Research News

Paper by UW’s Graue named Distinguished Article of the Year by JECTE

August 25, 2015

UW-Madison’s Beth Graue is the lead author of a paper that was recently named the 2014 Journal of Early Childhood Teacher Education’s (JECTE) Distinguished Article of the Year.

Graue and co-authors Kristin Whyte and Kate Kresin Delaney wrote, “Fostering Culturally and Developmentally Responsive Teaching through Improvisational Practice.”

Beth Graue
Graue
Graue is the Sorenson Professor of Childhood Studies and chair of the nation’s No. 1-ranked Department of Curriculum and Instruction. Whyte and Delaney were graduate students working on National Science Foundation-funded professional development research with Graue in early childhood education.  Whyte is currently a post-doctoral fellow at Northwestern University working with Cynthia Coburn, and Delaney recently completed a post-doc program and starts as an assistant professor at the University Toledo this fall.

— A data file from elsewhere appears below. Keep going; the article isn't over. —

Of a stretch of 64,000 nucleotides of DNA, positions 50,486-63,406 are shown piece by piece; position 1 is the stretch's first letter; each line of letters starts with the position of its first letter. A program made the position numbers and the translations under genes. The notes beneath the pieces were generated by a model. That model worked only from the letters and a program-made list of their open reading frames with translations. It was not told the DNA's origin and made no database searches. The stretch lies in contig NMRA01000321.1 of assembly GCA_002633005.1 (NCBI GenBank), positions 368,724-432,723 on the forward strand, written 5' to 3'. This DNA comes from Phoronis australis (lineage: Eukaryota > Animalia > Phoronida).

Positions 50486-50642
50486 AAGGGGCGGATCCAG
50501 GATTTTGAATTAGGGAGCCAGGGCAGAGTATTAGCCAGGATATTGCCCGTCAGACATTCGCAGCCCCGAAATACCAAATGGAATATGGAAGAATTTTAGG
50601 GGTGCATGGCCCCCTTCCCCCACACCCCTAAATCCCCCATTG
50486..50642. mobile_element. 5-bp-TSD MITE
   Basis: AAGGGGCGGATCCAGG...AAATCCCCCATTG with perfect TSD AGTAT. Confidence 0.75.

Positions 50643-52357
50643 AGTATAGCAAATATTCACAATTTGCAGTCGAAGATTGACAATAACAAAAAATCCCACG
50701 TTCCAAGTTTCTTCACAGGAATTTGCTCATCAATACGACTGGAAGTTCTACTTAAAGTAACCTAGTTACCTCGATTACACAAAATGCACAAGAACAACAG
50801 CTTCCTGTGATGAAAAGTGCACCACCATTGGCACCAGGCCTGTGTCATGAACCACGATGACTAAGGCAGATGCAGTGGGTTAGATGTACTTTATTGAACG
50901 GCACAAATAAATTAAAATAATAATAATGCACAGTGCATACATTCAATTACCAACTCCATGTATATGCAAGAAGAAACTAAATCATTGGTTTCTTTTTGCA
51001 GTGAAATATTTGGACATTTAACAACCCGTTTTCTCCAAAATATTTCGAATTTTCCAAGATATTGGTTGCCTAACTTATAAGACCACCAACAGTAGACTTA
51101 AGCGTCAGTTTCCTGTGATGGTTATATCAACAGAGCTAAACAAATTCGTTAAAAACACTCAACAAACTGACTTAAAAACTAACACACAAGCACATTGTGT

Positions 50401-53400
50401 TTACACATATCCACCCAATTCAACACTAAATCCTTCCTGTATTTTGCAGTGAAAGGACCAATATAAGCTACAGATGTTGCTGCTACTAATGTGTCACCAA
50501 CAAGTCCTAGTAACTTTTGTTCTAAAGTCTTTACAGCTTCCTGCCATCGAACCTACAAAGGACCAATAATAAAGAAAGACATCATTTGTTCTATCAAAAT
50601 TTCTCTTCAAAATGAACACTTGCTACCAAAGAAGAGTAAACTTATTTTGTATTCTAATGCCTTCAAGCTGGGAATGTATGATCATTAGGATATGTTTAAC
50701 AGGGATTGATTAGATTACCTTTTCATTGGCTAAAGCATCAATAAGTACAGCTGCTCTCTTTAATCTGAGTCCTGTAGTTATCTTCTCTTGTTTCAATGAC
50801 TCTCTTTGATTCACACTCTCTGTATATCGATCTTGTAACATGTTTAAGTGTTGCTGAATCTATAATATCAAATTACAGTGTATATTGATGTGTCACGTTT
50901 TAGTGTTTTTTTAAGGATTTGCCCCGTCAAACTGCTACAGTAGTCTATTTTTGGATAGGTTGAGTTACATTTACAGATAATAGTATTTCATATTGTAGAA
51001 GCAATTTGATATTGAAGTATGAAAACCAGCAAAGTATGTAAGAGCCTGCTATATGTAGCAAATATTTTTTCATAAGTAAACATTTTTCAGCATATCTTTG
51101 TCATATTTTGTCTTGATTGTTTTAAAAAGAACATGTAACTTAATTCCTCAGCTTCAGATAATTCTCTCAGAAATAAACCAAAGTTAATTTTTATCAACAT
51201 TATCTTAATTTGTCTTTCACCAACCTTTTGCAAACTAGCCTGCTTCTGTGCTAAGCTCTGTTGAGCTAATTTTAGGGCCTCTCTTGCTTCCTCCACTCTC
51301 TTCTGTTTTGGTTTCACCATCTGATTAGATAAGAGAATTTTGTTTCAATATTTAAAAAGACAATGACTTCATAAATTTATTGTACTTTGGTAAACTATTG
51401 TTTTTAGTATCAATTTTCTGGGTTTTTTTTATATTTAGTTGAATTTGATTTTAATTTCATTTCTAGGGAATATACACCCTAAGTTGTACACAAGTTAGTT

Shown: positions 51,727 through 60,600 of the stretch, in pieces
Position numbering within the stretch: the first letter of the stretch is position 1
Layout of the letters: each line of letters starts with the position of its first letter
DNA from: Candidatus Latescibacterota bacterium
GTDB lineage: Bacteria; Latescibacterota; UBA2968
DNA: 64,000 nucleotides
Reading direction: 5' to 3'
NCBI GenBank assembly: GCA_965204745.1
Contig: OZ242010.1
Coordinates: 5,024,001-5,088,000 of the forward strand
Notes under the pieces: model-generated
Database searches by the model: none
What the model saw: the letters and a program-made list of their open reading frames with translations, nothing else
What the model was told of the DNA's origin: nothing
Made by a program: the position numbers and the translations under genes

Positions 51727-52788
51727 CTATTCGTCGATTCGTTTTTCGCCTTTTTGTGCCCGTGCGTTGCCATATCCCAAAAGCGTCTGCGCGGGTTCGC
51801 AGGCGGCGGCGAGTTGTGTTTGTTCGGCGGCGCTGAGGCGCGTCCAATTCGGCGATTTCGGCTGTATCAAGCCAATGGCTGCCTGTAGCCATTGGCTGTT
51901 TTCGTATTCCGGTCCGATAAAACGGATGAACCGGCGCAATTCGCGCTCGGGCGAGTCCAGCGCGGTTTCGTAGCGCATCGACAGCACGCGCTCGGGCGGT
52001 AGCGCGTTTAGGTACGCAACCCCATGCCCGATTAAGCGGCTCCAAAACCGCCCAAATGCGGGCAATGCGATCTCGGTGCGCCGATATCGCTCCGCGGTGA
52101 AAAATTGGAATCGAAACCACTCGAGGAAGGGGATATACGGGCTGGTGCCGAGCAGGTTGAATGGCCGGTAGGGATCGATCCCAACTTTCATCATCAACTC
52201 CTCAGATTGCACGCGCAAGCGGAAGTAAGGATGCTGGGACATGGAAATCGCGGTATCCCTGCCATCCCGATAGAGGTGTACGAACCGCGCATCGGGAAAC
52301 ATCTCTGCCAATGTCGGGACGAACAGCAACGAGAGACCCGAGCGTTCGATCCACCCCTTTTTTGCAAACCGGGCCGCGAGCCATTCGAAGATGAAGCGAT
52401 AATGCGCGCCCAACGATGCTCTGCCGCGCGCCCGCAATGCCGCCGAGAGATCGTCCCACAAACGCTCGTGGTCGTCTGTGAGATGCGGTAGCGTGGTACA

According to the paper’s abstract: “In this article we explore an effort to rethink curricular decision-making with a group of public pre-K teachers working in a context of curriculum escalation and commitment to play-based pedagogy. Through a professional development program designed to support developmentally and culturally responsive early mathematics, we examine how teachers took up the idea of engaging in mathematics with 4-year-olds in a way that married content knowledge and home practices.”

It continues: “We look specifically at three teachers as they negotiated our vision of responsive practice, using the notion of improvisation as a metaphor to understand how they took up this new role. We found that just having the knowledge about developmentally responsive practices, funds of knowledge, or early math was a first step but it was not enough. How teachers took up the elements of the professional development was contingent on their capacity to improvise in their teaching, responding to children’s resources and interests in authentic ways.”

"Being recognized by the National Association of Early Childhood Teacher Education is an honor -- but it also means that there is a high likelihood this work will reach teacher educators and practitioners,” says Graue. “That’s even better than the award itself.”